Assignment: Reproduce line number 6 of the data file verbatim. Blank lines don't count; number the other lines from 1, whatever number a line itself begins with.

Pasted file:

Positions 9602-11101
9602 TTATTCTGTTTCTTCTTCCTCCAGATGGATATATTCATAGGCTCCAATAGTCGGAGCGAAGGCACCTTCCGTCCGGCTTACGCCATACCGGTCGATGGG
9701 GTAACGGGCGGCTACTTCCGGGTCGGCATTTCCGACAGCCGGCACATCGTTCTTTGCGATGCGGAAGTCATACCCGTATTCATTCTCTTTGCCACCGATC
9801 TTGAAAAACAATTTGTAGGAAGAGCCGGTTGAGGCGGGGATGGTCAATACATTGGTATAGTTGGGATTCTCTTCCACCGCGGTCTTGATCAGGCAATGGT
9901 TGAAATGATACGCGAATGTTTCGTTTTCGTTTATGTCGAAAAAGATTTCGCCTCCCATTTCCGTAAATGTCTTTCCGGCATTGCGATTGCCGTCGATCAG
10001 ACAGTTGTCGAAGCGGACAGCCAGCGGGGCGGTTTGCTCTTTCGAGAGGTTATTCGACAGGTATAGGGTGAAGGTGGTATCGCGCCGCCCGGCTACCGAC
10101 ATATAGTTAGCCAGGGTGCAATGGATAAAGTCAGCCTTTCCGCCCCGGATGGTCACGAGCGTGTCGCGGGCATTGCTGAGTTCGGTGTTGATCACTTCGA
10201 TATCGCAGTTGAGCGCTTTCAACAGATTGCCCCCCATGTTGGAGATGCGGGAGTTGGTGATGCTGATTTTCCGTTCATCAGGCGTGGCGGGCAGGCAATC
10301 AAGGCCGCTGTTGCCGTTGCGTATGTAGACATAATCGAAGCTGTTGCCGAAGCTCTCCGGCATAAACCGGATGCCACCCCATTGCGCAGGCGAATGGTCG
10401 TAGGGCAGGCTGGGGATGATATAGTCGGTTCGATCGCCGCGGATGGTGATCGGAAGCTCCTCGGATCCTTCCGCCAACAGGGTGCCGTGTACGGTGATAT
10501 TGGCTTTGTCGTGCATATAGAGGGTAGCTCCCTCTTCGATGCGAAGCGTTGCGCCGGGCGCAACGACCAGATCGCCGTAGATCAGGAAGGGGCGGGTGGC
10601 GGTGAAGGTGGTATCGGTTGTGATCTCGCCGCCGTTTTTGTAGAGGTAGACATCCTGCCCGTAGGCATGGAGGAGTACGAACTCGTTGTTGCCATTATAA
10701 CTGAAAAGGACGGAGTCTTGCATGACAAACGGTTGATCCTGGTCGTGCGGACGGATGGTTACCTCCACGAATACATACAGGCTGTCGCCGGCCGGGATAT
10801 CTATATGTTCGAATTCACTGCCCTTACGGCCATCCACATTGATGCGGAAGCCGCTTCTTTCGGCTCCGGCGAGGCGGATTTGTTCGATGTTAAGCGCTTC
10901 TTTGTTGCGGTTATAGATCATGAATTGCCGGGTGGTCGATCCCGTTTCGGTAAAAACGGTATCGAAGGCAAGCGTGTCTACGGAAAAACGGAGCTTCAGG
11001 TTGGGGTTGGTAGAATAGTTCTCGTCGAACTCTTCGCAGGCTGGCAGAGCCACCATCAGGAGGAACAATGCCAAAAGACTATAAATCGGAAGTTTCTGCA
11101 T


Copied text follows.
10001 ACAGTTGTCGAAGCGGACAGCCAGCGGGGCGGTTTGCTCTTTCGAGAGGTTATTCGACAGGTATAGGGTGAAGGTGGTATCGCGCCGCCCGGCTACCGAC